The Lockdown Chronicles 17: Frida

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Frida hadn't thought of it.
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Frida Kahlo (6 July 1907 – 13 July 1954) was a Mexican painter known for her many portraits, self-portraits, and works inspired by the nature and artifacts of Mexico. [Wikipedia entry].

On September 17, 1925, Frida was in a serious traffic accident which resulted in multiple body fractures and internal lesions inflicted by an iron rod that had pierced her stomach and uterus. It took her three months in full-body cast to recover and though she eventually willed her way to walking again, she spent the rest of her life battling frequent relapses of extreme pain and enduring frequent hospital visits, including more than thirty operations. As a way of occupying herself while bedridden, Kahlo made her first strides in painting — then went on to become one of the most influential painters in modern art. [Popova 2013]

“I never thought of painting until 1926, when I was in bed on account of an automobile accident,” she wrote to gallery owner Julien Levy before her 1938 show. “I was bored as hell in bed . . . so I decided to do something. I stoled [sic] from my father some oil paints, and my mother ordered for me a special easel because I couldn’t sit down [the letter was written in English; she meant sit up], and I started to paint.”  [Karbo 2019]

“Viva la Vida” (1954) is known to be the last painting that Frida Kahlo did. Despite her deteriorated health, the title of this work is a tribute to life. [Google Arts & Culture]

Text based on the 1938 letter from Frida Kahlo (1907–1954) to Julien Levy (1906–1981), as cited in Karbo, Karen (2018) In Praise of Difficult Women, New York: Simon & Schuster.

Source image: Frida Kahlo, Mexico, 16 October 1932, photograph by Guillermo Kahlo (1871–1941), gelatin silver print, original via Sotheby’s Modern and Contemporary Latin American Art; version used sourced via Wikimedia Commons; image is in the public domain in its country of origin and other countries and areas where the copyright term is the author’s life plus 70 years or fewer. This comic strip CC-BY-NC-SA.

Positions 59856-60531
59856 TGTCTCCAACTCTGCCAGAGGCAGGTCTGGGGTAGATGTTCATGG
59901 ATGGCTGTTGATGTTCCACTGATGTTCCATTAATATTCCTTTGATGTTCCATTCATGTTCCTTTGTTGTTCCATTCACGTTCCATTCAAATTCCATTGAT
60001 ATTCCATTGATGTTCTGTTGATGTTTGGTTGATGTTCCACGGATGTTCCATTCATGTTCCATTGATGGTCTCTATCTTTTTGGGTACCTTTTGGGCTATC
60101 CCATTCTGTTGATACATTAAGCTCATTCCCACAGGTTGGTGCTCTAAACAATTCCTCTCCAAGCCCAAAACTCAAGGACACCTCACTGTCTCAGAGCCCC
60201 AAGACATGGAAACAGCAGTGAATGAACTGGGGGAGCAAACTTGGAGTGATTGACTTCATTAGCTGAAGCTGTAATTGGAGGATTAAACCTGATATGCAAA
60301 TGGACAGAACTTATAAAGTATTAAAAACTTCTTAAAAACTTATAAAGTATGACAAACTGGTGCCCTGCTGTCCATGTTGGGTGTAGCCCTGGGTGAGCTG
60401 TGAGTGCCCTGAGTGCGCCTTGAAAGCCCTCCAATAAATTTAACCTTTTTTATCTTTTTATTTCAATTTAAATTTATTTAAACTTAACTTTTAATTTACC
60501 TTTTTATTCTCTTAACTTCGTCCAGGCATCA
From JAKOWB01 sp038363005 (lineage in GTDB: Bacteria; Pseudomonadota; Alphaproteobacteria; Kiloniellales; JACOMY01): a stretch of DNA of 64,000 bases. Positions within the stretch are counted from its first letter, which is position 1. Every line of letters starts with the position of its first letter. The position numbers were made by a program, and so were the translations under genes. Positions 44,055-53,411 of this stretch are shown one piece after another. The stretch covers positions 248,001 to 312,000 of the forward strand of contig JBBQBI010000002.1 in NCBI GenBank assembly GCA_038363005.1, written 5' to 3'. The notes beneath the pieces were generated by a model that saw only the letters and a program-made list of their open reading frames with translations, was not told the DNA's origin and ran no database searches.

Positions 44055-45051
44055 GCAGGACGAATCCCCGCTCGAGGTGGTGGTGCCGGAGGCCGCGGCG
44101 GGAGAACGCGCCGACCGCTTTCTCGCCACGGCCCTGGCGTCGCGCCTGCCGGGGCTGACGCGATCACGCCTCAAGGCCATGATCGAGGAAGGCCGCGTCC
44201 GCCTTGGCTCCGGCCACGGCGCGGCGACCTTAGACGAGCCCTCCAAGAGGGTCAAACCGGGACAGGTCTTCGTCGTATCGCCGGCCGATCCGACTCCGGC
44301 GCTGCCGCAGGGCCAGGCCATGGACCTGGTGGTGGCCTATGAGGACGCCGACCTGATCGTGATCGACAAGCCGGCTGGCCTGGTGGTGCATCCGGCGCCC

References

Karbo, Karen (2018) In Praise of Difficult Women, New York: Simon & Schuster. Excerpt available via National Geographic, 9 April  2019, at https://www.nationalgeographic.co.uk/2019/01/excerpt-inconvenient-spectacle-frida-kahlo [Accessed 1 May 2020]

Museo Frida Kahlo, Mexico City, “El universo íntimo”, available at http://www.museofridakahlo.org.mx/EluniversointimoINGLES.html [Accessed 1 May 2020]

The diary of Frida Kahlo: an intimate self-portrait, available to borrow online from the Internet Archive, available at https://archive.org/details/diaryoffridakahl00kahl/ [Accessed 1 May 2020]

Kahlo, Guillermo (16 October 1932) Frida Kahlo. Photograph, gelatin silver print, available via Wikimedia Commons: https://commons.wikimedia.org/wiki/File:Frida_Kahlo,_by_Guillermo_Kahlo.jpg . Original via Sotheby’s Modern and Contemporary Latin American Art, available via http://www.sothebys.com/en/auctions/ecatalogue/2014/latin-american-art-n09152/lot.148.html [Accessed 1 May 2020]

The Lockdown Chronicles is a series of periodical comic strips made at night (in candlelight!) adapting and reusing openly-licensed or public domain items from online digital collections. Publication and tweetage are scheduled in advance. Historical sources are adapted and updated for the current pandemic; please refer to each strip’s references on each post for further context.  Catch up with the series at https://epriego.blog/tag/the-lockdown-chronicles/.